27 years later Rememberging Hugo–A Storm that big today would be 'total devastation'

It’s been [27] years since Hugo tore into the Lowcountry, its eye passing just north of Charleston Harbor and leaving an indelible scar on the lives of the people who lived it.

If a storm that powerful made landfall today just south of Hugo’s path, at Kiawah Island, the buzz saw of its worst, north-side winds would shear nearly all of the Charleston metro area and the storm surge would submerge the barrier islands.

According to an experimental Hazus computer model run by a College of Charleston team, a landfall just south of the city from a Hugo-scale hurricane could tear up nearly half the homes in the region and destroy tens of thousands of them. Tens of thousands of people would be homeless, at least temporarily, and thousands forced to shelters. Businesses and jobs could come to a standstill, and the loss to the economy alone could be far more than $2 billion.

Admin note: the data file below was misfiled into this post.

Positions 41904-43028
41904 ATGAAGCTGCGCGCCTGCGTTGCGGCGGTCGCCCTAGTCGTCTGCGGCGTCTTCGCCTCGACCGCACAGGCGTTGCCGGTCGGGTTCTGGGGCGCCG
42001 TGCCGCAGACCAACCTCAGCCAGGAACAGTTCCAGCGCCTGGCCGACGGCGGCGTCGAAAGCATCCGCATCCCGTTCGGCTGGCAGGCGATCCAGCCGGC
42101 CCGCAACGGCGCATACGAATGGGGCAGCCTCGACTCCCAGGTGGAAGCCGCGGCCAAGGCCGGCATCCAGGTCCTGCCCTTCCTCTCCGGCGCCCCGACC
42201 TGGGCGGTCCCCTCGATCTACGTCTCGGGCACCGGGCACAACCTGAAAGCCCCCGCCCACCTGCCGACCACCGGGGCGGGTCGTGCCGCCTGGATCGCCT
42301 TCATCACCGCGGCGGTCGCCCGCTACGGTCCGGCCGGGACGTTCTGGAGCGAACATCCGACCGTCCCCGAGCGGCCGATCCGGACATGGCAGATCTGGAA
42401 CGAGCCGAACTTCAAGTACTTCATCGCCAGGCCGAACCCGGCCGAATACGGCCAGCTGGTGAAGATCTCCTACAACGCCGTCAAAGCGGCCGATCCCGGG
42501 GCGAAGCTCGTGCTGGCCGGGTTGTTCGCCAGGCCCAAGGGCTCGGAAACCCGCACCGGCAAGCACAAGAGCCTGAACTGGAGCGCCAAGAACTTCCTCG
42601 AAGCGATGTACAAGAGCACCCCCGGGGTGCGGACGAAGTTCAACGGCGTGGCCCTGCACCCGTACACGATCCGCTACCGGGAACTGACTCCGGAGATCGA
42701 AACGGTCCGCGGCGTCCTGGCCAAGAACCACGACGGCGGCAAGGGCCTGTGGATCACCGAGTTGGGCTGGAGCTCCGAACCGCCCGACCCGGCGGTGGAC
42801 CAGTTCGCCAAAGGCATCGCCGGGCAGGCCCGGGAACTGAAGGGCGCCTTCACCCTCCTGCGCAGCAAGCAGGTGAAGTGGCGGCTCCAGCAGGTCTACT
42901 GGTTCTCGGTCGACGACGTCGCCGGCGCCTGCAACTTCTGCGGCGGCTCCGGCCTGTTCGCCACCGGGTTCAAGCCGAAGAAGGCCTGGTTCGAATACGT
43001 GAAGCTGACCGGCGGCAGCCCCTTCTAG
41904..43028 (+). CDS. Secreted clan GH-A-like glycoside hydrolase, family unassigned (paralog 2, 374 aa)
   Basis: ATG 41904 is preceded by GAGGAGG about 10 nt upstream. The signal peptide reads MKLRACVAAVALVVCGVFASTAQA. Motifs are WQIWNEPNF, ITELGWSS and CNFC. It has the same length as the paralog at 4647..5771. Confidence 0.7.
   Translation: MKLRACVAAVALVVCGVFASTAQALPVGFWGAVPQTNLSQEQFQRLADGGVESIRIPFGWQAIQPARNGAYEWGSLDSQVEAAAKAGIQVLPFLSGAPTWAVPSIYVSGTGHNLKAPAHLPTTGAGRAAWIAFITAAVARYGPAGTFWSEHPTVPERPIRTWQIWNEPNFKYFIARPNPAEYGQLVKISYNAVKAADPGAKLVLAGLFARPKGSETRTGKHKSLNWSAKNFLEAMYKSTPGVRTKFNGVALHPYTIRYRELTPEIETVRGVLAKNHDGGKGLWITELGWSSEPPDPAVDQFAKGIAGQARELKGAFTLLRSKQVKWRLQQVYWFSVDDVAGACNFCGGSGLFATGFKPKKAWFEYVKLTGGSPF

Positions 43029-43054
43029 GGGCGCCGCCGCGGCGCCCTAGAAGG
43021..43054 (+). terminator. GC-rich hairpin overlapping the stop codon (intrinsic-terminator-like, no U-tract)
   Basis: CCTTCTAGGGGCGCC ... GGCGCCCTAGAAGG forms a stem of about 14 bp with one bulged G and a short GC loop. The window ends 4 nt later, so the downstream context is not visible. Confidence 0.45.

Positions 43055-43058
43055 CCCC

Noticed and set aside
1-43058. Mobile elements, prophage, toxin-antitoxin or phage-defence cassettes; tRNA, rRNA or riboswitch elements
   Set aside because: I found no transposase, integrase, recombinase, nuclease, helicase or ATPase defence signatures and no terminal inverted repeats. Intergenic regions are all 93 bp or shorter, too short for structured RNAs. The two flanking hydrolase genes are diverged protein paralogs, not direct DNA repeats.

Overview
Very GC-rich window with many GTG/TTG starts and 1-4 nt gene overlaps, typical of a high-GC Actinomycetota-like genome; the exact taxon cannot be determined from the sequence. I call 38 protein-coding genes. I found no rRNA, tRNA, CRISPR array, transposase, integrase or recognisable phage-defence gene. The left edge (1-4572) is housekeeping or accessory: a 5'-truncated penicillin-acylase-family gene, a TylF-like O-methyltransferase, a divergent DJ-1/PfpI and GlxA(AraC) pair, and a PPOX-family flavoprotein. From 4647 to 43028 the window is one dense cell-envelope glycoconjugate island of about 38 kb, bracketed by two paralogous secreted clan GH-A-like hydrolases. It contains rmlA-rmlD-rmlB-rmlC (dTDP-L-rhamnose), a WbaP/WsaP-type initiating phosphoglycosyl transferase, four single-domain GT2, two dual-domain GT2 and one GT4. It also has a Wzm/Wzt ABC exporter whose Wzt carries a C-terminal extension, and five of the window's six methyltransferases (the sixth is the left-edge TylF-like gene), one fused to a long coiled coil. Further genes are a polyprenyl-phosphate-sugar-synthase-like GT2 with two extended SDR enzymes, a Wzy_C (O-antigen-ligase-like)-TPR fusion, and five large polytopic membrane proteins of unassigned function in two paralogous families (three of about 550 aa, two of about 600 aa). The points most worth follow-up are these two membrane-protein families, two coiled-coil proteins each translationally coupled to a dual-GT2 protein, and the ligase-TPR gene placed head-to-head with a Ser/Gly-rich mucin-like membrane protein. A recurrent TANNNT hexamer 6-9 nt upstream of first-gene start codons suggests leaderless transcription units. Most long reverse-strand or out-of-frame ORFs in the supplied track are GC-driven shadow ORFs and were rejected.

Read it all.


Posted in * Culture-Watch, * General Interest, * South Carolina, History, Natural Disasters: Earthquakes, Tornadoes, Hurricanes, etc.

One comment on “27 years later Rememberging Hugo–A Storm that big today would be 'total devastation'

  1. Undergroundpewster says:

    I grew up in hurricane country and rode out many storms. Hurricanes Betsy and Camille were particularly bad. We thought we wouldn’t have to worry about hurricanes when we moved to Rock Hill, SC which is a 3 hour drive to the coast. Hugo proved us wrong. We had trees down everywhere but thankfully one only grazed the house. We had no power for two weeks. There are some things people can do to reduce the risk of loss of life and limb from hurricanes, and while my father taught me to never buy a beach house, Hugo proved that you can get hit even if you live well away from the shore.